Multiplicity and complexity in sources account for polycyclic aromatic hydrocarbons (PAHs) in soil and health risk levels in industrial zones. In the present study, cancer risks (CR) for soil-bound carcinogenic PAHs were estimated and compared for the first time in seven different land-use areas adjacent to an industrial zone (Ulsan) in Korea. The entire study area has been recognized as a “low CR” zone (10−6 < value < 10−4). Hence, all land-use areas were found to have significant (>10−6) CR levels, except for an area used to store ore and iron scraps. Estimated CR levels were highest in the railroad area (RA) and traffic area (TA), followed by those in the industrial area (IA). In addition, exposure through dermal absorption (61–70%) and ingestion (21–39%) were the most common factors for CR levels in the study area. Among all health parameters, exposure duration, body weight, and open skin surface area were distinguished as most sensitive to total CR levels. Moreover, among all carcinogenic PAHs, indeno[1,2,3-c,d]pyrene and benzo[a]pyrene were most sensitive to CR levels. Creosote, which was utilized in railroad ties in RA and vehicular exhaust emission in TA, was classified as a source of soil-bound carcinogenic PAHs. Therefore, CR levels resulting from transportation activities were found to be two to three times higher than those obtained from industrial processes. Transportation activities in urban areas mostly serve to provide rapid and comfortable carriage for commuters. However, these facilities were mostly responsible for potential carcinogen exposure. This study directly challenges the conventional perception that industrial zones are the most polluted areas, especially when compared to transportation zones in urban areas. These findings can help local and national governments to better manage resources and maintain an economic balance.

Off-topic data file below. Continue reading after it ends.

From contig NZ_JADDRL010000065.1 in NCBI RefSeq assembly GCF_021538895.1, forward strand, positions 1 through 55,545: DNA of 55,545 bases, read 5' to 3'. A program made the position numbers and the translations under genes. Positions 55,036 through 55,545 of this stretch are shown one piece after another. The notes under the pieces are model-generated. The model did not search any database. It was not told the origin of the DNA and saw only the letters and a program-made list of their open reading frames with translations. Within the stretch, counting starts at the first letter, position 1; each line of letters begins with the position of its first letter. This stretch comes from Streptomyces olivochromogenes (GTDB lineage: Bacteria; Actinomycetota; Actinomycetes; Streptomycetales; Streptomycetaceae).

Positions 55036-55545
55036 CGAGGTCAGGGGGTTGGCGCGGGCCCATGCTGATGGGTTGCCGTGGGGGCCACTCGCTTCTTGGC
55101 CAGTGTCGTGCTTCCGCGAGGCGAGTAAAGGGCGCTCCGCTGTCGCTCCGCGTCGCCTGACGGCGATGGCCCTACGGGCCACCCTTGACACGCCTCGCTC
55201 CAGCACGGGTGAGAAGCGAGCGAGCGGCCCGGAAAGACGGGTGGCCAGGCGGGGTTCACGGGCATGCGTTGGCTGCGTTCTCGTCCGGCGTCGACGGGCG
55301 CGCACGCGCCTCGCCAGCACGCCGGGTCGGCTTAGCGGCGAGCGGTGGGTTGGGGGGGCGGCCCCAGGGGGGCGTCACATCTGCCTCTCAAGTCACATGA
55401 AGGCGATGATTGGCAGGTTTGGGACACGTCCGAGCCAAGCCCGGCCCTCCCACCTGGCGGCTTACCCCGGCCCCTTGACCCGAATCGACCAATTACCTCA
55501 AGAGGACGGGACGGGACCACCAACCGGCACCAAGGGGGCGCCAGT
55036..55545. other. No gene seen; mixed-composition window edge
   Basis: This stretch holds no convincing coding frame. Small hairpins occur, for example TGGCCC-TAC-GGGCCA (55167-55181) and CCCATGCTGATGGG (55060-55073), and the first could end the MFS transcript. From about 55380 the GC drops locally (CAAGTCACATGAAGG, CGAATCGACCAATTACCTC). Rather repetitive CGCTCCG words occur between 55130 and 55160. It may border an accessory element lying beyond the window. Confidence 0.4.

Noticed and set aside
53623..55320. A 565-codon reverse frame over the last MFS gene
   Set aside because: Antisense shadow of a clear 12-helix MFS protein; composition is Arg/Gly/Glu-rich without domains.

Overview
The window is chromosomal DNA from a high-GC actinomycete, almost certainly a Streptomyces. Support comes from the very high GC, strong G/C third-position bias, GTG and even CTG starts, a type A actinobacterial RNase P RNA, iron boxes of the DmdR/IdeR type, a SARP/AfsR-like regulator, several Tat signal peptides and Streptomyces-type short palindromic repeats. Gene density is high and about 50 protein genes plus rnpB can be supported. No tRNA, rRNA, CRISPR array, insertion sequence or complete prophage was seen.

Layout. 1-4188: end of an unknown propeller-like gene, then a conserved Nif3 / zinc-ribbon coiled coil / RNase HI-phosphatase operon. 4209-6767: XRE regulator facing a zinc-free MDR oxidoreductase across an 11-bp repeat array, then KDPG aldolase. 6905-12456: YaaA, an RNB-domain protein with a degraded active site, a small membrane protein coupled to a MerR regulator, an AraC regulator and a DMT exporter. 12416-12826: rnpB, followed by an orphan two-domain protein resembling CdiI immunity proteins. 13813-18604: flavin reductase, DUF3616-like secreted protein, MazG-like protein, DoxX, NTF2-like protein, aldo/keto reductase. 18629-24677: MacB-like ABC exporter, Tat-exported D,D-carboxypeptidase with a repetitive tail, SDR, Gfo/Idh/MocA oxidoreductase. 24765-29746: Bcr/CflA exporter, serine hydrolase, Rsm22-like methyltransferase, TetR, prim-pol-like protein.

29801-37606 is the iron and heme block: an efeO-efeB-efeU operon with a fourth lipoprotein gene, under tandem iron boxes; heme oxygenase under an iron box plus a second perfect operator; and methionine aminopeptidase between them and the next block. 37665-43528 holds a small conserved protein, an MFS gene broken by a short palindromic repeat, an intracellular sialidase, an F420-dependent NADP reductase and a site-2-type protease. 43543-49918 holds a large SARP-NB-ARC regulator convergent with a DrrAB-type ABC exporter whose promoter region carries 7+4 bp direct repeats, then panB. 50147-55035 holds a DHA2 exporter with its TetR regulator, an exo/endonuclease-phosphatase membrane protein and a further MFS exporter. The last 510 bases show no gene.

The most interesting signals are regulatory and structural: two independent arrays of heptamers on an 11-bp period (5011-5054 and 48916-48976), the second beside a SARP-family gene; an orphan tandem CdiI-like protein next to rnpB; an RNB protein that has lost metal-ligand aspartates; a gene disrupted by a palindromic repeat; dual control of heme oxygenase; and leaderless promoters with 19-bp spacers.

Bibliographical noteFunding Information:
This research was supported by the Basic Science Research Program through the National Research Foundation of Korea (NRF) funded by the Ministry of Education (No. 2018R1A6A1A08025348) and Korea Ministry of Environment (The Subsurface Environment Management, Project No. 2020002480003).
Copyright © 2022 Roy, Jung, Kim, Lee and Park.
All Science Journal Classification (ASJC) codes
- Environmental Science(all)